Abstract: Objectives: To investigate the role of risk assessment
in predicting suicide in patients with schizophrenia
spectrum disorders (SSDs) receiving secondary mental
healthcare. We postulated that risk assessment plays a
limited role in predicting suicide in these patients.
Design: Retrospective case–control study.
Setting: Anonymised electronic mental health record
data from the South London and Maudsley National
Health Service (NHS) Foundation Trust (SLaM)
(London, UK) linked with national mortality data.
Participants: In 242 227 SLaM service users up to
31 December 2013, 635 suicides were identified. 96
(15.1%) had a SSD diagnosis. Those who died before
1 January 2007 (n=25) were removed from the
analyses. Thus, 71 participants with SSD who died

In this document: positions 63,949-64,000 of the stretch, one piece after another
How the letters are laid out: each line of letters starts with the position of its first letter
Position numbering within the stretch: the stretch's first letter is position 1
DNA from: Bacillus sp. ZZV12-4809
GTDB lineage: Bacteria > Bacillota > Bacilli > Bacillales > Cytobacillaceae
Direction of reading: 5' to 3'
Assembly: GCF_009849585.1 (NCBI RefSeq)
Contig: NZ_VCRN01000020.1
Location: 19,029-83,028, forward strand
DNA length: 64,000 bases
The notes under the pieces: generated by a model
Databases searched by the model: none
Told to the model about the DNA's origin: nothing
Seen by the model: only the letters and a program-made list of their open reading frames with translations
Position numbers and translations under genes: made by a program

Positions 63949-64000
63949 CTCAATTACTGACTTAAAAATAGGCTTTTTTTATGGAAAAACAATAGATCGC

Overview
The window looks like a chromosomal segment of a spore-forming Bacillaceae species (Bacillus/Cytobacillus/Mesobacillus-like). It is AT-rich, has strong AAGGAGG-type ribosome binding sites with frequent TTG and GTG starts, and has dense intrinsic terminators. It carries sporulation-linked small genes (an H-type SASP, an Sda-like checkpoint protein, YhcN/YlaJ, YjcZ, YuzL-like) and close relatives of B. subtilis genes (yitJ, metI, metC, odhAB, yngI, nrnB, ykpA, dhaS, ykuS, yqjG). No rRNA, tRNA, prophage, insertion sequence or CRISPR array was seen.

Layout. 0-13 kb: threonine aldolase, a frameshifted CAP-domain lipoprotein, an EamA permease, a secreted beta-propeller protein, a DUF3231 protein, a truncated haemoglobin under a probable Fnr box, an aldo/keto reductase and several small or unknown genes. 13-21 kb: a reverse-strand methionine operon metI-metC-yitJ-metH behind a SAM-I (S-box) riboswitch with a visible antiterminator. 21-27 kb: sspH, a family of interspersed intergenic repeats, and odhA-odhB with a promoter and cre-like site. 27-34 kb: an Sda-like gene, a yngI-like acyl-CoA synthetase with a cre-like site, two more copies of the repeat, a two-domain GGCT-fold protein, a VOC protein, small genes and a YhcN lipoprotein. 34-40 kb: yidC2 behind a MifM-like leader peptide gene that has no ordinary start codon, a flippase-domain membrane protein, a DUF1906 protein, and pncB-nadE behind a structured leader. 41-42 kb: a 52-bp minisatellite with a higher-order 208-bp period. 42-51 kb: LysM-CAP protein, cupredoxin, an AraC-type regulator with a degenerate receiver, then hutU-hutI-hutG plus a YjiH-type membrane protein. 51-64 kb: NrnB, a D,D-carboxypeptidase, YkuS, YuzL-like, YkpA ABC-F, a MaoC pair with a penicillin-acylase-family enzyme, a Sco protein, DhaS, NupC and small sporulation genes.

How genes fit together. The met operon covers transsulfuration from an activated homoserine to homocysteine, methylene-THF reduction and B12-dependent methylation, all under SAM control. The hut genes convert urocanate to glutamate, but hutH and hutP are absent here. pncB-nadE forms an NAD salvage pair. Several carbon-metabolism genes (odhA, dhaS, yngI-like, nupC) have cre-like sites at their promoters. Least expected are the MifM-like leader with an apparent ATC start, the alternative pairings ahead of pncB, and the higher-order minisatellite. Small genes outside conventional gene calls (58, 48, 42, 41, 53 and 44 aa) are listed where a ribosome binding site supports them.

from suicide over the study period (cases) were
compared with 355 controls.
Main outcome measure: Risk of suicide in relation
to risk assessment ratings.
Results: Cases were younger at first contact with
services (mean±SD 34.5±12.6 vs 39.2±15.2) and with
a higher preponderance of males (OR=2.07, 95% CI
1.18 to 3.65, p=0.01) than controls. Also, suicide
occurred within 10 days after last contact with services
in half of cases, with the most common suicide
methods being hanging (14) and jumping (13). Cases
were more likely to have the following ‘risk
assessment’ items previously recorded: suicidal history
(OR=4.42, 95% CI 2.01 to 9.65, p<0.001), use of
violent method (OR=3.37, 95% CI 1.47 to 7.74,
p=0.01), suicidal ideation (OR=3.57, 95% CI 1.40 to
9.07, p=0.01) and recent hospital discharge (OR=2.71,
95% CI 1.17 to 6.28, p=0.04). Multiple regression
models predicted only 21.5% of the suicide outcome
Conclusions: Predicting suicide in schizophrenia is
highly challenging due to the high prevalence of risk
factors within this diagnostic group irrespective of
outcome, including suicide. Nevertheless, older age at
first contact with mental health services and lack of
suicidal history and suicidal ideation are useful
protective markers indicative of those less likely to end
their own lives.
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